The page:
Esophageal Varices

Varices are dilated tortuous mucosa or submucosa veins that most commonly develop in the lower esophagus and Proximal Stomach. It is very common in patients with cirrhosis. This is because blood flow to the liver is blocked by the scarring liver. The backup pressure, increases the pressure inside the portal vein (which carry blood from the intestines to the liver.

When the blood pressure in the portal system is high (portal hypertension), the pressure back up and can cause dilation of veins. Portal hypertension causes an increase in the blood pressure in the veins in the lower esophagus and stomach. Because these veins are not meant to tolerate high pressure, they expand, dilate, resulting in varices. As the varices dilate and develop, they can overdistend and rupture, causing variceal bleed.

Etiology and Pathophysiology of Esophageal varices:

Esophageal varices (EV) usually arise secondary to portal hypertension due to pathologies like cirrhosis or hepatocellular carcinoma (HCC).

Portal hypertension from liver cirrhosis (60% of have EVs) or HCC. Distal esophageal vein usually drain into the portal vein via the left gastric vein, but in portal hypertension, the left gastric vein back up into the esophagus vein, resulting in dilation (varices).

Risk factors include all causes of liver cirrhosis: Alcohol (most common), Wilson disease, Hemochromatosis, α1-Antitrypsin deficiency, Chronic Hepatitis (viral), Schistosomiasis, Sarcoidosis are all risk factors that can lead to post cirrhosis portal hypertension, eventually causing esophageal varices.

Symptoms and Clinical Presentation:

Esophageal varices are usually asymptomatic. It is estimated that 15% of patients who bleed from varices will die, emphasizing the need to prevent so. Varices do not cause symptoms until they rupture, causing massive painless bleeding, presenting as hematemesis, black stools, lightheadedness or loss of consciousness.

Have risk of rupture of the esophageal vein and present with painless hematemesis, dark stools, and lightheadedness. In addition to bleeding, all the symptoms of liver cirrhosis including portal hypertension complications such as ascites, hepatic encephalopathy, splenomegaly, gynecomastia, pedal edema, coagulopathy can also be present.

Complications of esophageal varices:

Esophageal Varices rupture: Most common cause of death in patient with cirrhosis (50%) (which causes the portal hypertension). A ruptured vein can cause potentially fatal hemorrhage

Diagnosis of Esophageal Varices:

Because of the serious consequences of bleeding, and because treatment can reduce this risk, experts recommend that all people with cirrhosis undergo testing to determine if varices are present. Patient with cirrhosis are recommended for testing to rule out varices before they bleed.

Patient under upper endoscopy will be managed depending on the present of varices: If no varices present, patient would need upper endoscopy every 2-3 years. If positive for varices, they need to followup for a recheck 1-2 years for possible enlargement. Medication may be commenced depending on the risk of bleeding.

Treatment and Management with varices without Bleeding

  • Prevent bleeding
    • Beta blockers is tolerated
    • Avoid risk factors: alcohol, do weight loss which remove fat from liver and reduce injury
  • Band Ligation (done during upper endoscopy)
    • Placement of rubber bands around varices to prevent them from bleeding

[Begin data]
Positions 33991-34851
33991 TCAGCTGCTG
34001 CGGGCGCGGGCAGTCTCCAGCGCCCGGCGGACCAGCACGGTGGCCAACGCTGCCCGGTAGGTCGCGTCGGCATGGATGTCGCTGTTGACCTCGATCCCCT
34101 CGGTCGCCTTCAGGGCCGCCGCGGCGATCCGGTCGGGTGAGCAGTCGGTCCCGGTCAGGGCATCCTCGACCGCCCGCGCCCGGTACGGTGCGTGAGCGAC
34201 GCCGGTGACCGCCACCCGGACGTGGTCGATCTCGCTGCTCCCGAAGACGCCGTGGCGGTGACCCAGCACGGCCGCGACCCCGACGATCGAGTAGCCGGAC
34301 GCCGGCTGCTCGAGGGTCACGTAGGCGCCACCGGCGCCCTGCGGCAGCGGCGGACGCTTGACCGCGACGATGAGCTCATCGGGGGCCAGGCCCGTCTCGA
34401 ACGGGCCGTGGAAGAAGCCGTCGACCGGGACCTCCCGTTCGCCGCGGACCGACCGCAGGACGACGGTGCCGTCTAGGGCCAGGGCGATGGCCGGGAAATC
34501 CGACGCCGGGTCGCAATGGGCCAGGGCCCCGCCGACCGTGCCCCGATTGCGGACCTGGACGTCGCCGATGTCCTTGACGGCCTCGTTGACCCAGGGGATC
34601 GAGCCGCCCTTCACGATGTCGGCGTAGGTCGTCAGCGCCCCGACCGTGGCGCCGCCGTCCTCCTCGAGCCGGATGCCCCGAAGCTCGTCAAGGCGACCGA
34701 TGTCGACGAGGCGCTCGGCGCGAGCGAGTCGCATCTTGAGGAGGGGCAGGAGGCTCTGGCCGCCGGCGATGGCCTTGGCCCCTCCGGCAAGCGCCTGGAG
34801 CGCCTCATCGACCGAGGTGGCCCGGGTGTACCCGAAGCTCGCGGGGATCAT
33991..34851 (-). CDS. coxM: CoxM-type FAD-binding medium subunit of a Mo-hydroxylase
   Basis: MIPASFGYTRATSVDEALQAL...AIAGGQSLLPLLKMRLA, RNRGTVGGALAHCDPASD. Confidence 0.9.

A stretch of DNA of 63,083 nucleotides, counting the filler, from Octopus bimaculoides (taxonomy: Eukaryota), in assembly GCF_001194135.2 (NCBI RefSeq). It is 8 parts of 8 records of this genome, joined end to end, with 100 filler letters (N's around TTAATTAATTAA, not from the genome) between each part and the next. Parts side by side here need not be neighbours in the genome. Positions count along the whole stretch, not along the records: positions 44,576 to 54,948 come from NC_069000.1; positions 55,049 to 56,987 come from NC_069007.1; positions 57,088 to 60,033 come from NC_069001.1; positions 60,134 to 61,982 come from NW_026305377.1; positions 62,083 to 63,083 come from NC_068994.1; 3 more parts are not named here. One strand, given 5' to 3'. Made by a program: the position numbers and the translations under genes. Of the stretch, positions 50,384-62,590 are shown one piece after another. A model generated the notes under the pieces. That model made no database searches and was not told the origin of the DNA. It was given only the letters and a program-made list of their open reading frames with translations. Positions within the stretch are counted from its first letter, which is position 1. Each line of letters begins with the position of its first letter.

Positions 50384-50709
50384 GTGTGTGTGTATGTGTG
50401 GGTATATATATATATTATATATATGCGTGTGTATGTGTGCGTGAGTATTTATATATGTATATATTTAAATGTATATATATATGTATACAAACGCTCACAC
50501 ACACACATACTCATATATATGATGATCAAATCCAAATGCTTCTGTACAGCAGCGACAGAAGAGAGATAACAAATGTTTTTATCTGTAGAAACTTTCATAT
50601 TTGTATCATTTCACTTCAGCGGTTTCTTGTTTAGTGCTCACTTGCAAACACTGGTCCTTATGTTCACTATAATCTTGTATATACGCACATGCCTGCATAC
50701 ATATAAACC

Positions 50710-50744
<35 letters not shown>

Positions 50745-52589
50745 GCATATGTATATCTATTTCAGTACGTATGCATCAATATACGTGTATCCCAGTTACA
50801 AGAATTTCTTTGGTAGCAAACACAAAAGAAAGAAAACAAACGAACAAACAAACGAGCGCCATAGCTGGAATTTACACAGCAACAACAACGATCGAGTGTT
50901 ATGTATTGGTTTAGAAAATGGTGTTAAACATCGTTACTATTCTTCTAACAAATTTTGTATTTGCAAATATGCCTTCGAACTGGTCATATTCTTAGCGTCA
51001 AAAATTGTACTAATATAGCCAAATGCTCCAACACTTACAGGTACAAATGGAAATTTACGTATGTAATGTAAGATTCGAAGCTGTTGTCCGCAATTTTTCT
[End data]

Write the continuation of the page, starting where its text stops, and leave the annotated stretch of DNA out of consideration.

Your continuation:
• Upper endoscopy 2 weeks later to determine if additional bands are needed
    • PPI (BID) to increase speed of healing of erosion/ulcers that develop when the bands fall off of the shrinking varix.
    • Band ligation can be used (no bleed, bleed before, or if cannot tolerate propranolol)

Treatment and Management with Varcies and Bleeding

  • Hemodynamic resuscitation
    • Vitals (Blood pressure, Heart rate etc); CBC; PT/INR – Fluid replacement and Transfusion if needed (80% of GI bleed stop spontaneously if fluid resuscitation is adequate.
    • Transfusion:
      • pRBC (packed red blood cell) if Hemoglobin (Hb) < 10 for old patient; 7 for young patient.
      • Platelets if bleed and platelet < 50,000. (If no bleeding, No platelet transfuse unless < 10-20k)
      • FFP (free frozen plasma) if PT/INR elevated;
  • Octreotide for variceal bleeding
  • Prevention and treatment of complications of bleeding
    • Antibiotics (Rocephin, Ciprofloxacin) and PPI for upper GI bleeding
    • Aspiration Pneumonia, Sepsis: antibiotics may help
    • Acute on Chronic liver failure
    • Hepatic encephalopathy:
      • Lactulose is an important treatment for patient with cirrhosis. Be sure to check potassium which may be low from vomiting.
      • Hypokalemia may be a particular problem because it can promote the development of hepatic encephalopathy via increased renal ammonia production.
      • Metabolic alkalosis, if hypokalemia induced by diuretics or vomiting, may also contribute by promoting the movement of ammonia across the blood-brain barrier.
      • Thiamine replacement if patient still alcoholic on presentation.
    • Renal failure (Acute tubular necrosis or Hepatorenal syndrome) – fluid resuscitation is important to prevent this complication
  • Upper Endoscopy Aided Therapy
    • Banding is more effective than sclerotherapy due to risk of stricture as side effect after sclerotherapy.
    • No bleed post resuscitation – Initiate prophylaxis propranolol (band ligate 1-2 week later)
    • Continued bleeding are treated with balloon tamponade followed by TIPS/Shunts (TIPS worsen hepatic encephalopathy)
    • Re-bleeding varices after banding are treated with upper endoscopy therapy but if rebleed again followed by TIPS/Shunts.


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